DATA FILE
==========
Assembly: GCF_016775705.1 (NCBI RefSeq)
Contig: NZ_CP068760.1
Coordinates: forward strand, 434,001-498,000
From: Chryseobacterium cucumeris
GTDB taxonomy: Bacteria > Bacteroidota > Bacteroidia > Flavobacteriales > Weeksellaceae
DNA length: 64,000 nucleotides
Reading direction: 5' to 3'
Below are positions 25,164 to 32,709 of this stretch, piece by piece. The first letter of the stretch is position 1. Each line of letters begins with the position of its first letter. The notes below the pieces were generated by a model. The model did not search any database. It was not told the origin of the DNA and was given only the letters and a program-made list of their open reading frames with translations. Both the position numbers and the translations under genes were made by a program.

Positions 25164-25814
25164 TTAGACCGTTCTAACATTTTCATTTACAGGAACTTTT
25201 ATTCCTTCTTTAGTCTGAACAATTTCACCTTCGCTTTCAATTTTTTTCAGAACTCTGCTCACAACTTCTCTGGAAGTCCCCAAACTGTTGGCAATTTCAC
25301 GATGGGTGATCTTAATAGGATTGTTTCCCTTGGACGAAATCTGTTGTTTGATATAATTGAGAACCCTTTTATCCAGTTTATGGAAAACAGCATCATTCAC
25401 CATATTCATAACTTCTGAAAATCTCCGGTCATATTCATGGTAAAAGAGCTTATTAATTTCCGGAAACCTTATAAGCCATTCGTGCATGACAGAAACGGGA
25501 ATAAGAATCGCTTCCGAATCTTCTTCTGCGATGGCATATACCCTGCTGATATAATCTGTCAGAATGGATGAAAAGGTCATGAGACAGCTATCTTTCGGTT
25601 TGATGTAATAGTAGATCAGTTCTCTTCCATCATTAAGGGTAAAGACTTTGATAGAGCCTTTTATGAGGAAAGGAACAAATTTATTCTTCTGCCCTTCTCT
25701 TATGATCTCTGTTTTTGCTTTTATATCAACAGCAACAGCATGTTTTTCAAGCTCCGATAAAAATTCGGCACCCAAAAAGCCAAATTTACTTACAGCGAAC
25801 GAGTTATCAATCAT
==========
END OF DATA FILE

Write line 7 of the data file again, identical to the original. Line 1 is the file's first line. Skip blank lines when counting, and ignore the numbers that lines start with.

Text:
Reading direction: 5' to 3'